Patients with IC/BPS had characteristic symptoms (suprapubic pain, severe frequency and urgency) and cystoscopic findings (glomerulation, petechiae, or mucosal fissure) after hydrodistension under anaesthesia [1]. All patients were investigated thoroughly and were excluded if they did not meet the criteria of the National Institute of Diabetes and Digestive and Kidney Diseases [3]. Women with urgency-frequency with or without urgency incontinence confirmed by a 3-day voiding diary were enrolled as having OAB. Control subjects included those who were free of LUTS or any urogenital disease. Patients with previous bladder or urethral surgery, active UTI, neurogenic lesion, or a postvoid residual urine volume of >50 mL were excluded.

All patients with OAB had a video-urodynamic study; a final diagnosis of normal bladder, increased bladder sensation (IBS) or DO was made based on the video-urodynamic study results. Patients with a normal bladder and evidence of BOO or detrusor underactivity were excluded from the study. IBS was defined as the patient feeling an early and persistent strong desire to void [16], at a bladder volume of <350 mL, with no DO elicited during the urodynamic study. The criteria of IBS was based on the findings of normal subjects who had a bladder volume at ‘strong desire to void’ of ≈500 mL and ‘first desire to void’ at ≈70% of the maximum bladder capacity [17]. If patients had a ‘strong desire to void’ at a volume less than the bladder volume of ‘first desire to void’ in normal subjects, they were classified as having IBS.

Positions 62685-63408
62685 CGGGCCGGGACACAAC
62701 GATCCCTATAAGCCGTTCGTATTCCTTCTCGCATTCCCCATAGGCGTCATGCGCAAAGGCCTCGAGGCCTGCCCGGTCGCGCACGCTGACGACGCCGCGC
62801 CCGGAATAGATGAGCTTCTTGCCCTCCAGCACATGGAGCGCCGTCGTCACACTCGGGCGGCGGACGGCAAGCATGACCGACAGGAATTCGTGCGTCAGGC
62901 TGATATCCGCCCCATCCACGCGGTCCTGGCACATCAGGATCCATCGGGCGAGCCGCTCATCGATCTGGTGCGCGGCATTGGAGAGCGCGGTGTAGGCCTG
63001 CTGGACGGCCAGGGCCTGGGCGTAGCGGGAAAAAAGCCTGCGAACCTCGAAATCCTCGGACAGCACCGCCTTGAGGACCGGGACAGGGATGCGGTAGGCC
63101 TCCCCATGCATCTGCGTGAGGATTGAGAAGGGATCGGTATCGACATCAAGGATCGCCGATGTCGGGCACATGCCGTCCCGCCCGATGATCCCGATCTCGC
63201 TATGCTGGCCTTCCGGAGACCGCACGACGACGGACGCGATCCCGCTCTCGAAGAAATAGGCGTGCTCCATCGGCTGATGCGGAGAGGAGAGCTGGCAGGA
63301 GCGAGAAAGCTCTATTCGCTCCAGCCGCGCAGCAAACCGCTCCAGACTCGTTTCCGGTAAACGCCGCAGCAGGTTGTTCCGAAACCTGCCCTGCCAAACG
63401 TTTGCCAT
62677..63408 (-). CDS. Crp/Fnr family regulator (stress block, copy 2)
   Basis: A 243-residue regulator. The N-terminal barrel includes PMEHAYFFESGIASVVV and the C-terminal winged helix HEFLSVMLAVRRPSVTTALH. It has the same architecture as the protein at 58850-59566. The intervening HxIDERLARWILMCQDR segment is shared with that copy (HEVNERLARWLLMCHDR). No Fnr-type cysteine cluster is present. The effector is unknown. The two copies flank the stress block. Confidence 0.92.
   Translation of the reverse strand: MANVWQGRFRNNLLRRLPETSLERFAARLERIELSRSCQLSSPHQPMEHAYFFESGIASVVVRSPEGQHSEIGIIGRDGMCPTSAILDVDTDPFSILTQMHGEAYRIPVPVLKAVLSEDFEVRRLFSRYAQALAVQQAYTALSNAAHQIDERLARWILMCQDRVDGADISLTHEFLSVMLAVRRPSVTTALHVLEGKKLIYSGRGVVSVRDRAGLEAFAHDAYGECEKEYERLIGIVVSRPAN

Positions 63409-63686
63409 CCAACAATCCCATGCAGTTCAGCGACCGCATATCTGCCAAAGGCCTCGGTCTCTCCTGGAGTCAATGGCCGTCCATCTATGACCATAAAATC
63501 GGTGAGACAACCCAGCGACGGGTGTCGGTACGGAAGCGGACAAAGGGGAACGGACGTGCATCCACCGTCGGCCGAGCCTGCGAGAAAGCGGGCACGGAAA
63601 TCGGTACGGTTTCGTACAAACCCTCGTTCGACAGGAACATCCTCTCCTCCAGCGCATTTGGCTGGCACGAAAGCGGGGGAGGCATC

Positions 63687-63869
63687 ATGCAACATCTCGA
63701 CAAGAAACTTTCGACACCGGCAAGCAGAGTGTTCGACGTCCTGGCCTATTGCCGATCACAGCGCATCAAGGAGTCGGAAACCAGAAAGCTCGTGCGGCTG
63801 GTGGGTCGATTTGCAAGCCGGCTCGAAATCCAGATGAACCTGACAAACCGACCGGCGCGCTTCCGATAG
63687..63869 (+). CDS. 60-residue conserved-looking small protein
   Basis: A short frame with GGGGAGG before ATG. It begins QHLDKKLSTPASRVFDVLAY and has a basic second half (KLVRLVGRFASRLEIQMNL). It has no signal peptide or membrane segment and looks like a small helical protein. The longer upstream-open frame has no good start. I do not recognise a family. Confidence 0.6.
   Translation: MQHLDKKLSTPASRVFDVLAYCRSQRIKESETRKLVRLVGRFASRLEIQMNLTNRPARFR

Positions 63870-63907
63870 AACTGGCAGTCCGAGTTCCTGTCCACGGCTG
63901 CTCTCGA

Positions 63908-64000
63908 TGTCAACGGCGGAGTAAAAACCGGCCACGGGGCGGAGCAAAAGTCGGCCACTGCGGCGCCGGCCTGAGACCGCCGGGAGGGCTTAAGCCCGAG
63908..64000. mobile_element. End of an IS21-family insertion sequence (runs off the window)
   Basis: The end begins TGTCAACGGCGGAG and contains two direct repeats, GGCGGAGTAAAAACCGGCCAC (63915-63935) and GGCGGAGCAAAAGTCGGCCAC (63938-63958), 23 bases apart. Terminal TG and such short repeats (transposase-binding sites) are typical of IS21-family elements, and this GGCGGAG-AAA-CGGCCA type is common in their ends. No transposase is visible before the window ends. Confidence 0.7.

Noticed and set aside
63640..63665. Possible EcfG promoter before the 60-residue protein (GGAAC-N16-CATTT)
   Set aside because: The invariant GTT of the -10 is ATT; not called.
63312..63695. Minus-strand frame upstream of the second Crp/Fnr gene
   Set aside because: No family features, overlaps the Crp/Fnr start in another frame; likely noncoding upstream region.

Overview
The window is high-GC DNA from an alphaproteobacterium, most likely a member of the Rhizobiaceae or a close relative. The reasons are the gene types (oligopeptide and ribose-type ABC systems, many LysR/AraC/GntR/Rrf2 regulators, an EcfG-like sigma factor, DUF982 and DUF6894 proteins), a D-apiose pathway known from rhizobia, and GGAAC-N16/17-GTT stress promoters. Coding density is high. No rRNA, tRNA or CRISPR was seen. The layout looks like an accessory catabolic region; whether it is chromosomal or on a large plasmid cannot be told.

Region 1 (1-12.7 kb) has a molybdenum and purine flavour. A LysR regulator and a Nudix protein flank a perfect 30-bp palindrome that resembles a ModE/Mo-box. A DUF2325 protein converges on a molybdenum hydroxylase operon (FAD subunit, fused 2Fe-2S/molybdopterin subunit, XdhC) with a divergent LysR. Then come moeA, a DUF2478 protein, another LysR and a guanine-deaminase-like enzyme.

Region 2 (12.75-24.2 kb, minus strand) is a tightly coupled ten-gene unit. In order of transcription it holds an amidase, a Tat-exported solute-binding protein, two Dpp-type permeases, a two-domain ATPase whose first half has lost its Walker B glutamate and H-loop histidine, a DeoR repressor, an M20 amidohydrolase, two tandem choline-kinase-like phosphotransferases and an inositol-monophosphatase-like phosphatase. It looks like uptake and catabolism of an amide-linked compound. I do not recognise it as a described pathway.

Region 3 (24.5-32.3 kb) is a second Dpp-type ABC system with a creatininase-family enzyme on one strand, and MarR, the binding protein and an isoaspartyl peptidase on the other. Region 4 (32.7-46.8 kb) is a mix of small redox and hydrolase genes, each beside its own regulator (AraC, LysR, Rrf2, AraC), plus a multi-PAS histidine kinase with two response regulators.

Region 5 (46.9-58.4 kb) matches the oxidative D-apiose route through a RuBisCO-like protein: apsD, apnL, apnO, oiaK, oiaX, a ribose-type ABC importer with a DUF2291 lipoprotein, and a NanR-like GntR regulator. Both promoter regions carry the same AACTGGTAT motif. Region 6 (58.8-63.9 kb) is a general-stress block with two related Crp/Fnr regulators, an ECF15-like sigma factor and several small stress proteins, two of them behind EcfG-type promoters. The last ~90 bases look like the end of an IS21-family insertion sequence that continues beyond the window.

The urine samples were collected when the bladder was ‘extremely full’ and participants had a strong desire to void. Voided urine was placed on ice immediately and transferred to the laboratory for preparation for NGF measurement. The urine samples were centrifuged at 3000g for 10 min at 4°C. The supernatant was separated into aliquots in 1.5 mL tubes and preserved in a freezer at −80°C. At the same time, 3 mL of urine was taken to measure the urinary creatinine (Cr) level.